I will admit that to me the Flamenco reminds me of a belly dance or Arabic dance performance.  This is something I do know, as in my younger days I took years of Arabic dance lessons.  Like Flamenco, the older Arabic dance is a form of folk dancing, this one originating in Egypt.  I see in this dance and the Flamenco the movements of the torso and the hips and the intense emotion of the dancing and the artist.  It is also another dance, unlike ballroom dancing, where one person dances alone intent in his or her own emotions.

As I was doing research for my blog, I saw that there is a theory that this type of Arabic dance is one of the elements that combined together to create the Flamenco.

I love dancing.  But just like when I go to a ballet, and realize I cannot do what the wonderful dancers can do.  I realize I can enjoy the performance, which is exactly what I do when I see tango, Flamenco and Arabic dance programs.

 

https://en.wikipedia.org/wiki/Argentine_tango

https://www.tejastango.com/terminology.html

 

https://www.youtube.com/watch?v=b24a_2NPleg

 

https://en.wikipedia.org/wiki/Flamenco

https://www.britannica.com/art/flamenco

https://www.youtube.com/watch?v=ibaPTk0D5Xg

 

 

https://en.wikipedia.org/wiki/Belly_dance

 

Lovely Gardens and Amazing Fountains: Peterhof Palace

29 Sep

 

 

An afternoon at the Peterhof Palace is not quite enough.  When we visited this summer palace of the tzars, which is another UNESCO World Heritage Site, we only walked the gardens. But that is fine, we had already been at the Hermitage and the Summer Palace in Puskin.  I cannot imagine that the inside of the Peterhof Palace was any less grand than those. However, I do know that it seems a bit smaller.   What makes Peterhof unique are the unbelievable fountains and gardens.  Spending an afternoon walking the grounds was amazing.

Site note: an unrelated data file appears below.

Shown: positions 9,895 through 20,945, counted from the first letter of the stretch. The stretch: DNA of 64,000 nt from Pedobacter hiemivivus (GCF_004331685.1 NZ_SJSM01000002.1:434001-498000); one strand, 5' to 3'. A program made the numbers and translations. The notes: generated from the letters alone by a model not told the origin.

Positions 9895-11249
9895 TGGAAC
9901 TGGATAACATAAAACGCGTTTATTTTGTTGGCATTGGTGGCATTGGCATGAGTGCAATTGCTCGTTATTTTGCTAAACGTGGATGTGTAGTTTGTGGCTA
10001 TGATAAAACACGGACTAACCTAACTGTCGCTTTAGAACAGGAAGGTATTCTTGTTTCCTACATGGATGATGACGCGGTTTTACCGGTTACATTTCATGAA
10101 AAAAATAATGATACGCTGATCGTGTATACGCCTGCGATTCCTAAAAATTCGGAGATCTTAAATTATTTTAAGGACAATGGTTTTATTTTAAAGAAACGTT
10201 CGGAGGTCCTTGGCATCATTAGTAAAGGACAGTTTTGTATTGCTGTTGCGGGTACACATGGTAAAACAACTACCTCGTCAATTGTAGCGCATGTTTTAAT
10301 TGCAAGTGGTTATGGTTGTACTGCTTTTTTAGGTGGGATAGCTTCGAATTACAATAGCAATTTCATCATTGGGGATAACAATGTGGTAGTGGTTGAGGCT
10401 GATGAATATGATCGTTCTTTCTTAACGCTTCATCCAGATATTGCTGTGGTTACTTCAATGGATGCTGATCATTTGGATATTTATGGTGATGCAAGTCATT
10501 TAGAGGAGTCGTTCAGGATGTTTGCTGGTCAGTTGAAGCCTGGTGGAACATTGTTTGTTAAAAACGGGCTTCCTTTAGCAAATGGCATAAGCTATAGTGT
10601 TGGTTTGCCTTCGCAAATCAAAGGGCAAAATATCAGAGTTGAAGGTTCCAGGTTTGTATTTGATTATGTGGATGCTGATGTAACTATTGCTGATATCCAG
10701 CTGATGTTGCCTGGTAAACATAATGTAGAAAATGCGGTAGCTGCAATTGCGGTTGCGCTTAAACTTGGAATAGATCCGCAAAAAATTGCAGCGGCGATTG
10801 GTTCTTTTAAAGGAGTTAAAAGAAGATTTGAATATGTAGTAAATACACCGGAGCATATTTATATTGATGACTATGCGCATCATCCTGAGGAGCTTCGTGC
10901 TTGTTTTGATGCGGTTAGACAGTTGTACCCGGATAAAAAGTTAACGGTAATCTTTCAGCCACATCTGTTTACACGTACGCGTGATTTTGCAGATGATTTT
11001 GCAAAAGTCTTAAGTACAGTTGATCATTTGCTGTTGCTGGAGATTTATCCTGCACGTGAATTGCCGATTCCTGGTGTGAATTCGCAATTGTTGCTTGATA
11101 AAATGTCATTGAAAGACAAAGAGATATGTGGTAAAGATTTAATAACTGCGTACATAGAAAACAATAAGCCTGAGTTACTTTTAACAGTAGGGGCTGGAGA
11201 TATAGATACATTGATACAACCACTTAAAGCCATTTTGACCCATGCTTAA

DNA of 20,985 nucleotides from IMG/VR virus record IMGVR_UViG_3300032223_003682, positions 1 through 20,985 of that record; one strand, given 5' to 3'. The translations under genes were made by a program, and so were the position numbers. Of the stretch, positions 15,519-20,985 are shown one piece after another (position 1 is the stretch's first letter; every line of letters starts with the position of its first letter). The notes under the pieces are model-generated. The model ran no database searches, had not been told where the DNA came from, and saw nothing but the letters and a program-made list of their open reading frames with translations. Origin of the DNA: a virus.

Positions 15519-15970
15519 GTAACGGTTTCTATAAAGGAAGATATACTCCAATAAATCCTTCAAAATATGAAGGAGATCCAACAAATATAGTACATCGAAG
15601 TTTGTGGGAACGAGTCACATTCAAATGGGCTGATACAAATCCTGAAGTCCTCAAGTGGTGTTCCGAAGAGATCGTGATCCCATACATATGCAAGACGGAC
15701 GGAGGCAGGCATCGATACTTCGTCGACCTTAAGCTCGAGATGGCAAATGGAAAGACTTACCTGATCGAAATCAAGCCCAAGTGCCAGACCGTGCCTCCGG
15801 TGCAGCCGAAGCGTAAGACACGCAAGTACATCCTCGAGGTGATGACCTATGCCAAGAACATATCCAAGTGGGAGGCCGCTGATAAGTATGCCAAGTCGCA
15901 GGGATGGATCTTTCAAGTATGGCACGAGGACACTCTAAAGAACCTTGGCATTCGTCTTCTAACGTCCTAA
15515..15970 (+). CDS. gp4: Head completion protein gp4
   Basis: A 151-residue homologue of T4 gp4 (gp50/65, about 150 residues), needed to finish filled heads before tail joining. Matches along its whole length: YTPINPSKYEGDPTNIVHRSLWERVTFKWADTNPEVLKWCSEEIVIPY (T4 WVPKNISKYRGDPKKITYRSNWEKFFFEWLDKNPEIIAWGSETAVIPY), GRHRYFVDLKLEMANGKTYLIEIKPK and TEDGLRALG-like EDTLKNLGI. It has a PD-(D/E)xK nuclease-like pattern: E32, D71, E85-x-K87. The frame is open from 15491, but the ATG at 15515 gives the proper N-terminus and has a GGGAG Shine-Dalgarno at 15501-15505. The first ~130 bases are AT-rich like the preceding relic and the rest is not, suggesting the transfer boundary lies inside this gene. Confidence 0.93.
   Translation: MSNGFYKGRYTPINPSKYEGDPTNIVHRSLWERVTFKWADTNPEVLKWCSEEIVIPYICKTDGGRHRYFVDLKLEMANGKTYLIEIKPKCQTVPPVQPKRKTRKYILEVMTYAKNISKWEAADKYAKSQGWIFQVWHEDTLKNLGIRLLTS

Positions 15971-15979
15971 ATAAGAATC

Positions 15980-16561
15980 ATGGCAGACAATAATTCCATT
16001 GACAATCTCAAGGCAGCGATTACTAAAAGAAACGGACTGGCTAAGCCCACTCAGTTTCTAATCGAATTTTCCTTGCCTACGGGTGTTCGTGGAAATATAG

I am quite used to seeing lovely fountains.  Living in the Kansas City area, we are used to seeing fountains along the boulevards, in historic areas and near and in the Country Club Plaza. In fact, Kansas City is referred to as the City of Fountains.  We so do love our fountains here.

Perhaps it is this affinity to fountains that made Peterhof so mesmerizing. But then I think anyone would be impressed.

Peterhof is like fountains on steroids!  The overwhelming size and number and variety of fountains is fantastic.  I use words like fantastic, amazing, overwhelming and awesome with a whole heart.

No one can come away without being amazed by the engineering that makes these fountains possible to run for hours every day without electricity.  Just water and gravity!  There are no pumps, just water from natural springs and one aqueduct fueling the incredible number of fountains. The gardens were designed by Alexandre Le Blond. I am not sure if he also did the engineering for the fountains.

Our tour guide promised us that we would see close to 200 fountains on our amble through the lower gardens.  I think we did.  Although I will admit that she counted all the water sprouts in each fountain separately. So what! They were still amazing.

 

There is the Grand Cascade and Samson fountain right behind the palace.  There is a children’s fountain with dancing waters. There is a secret fountain through a path of trees that sets a spray of water over anyone walking by. Personally, I especially loved the giant slide of a fountain, called the Dragon Hill Cascade. The statues of this fountain were buried before the Nazis got there and so survived the occupation.  You can see a display of photos explaining what happened.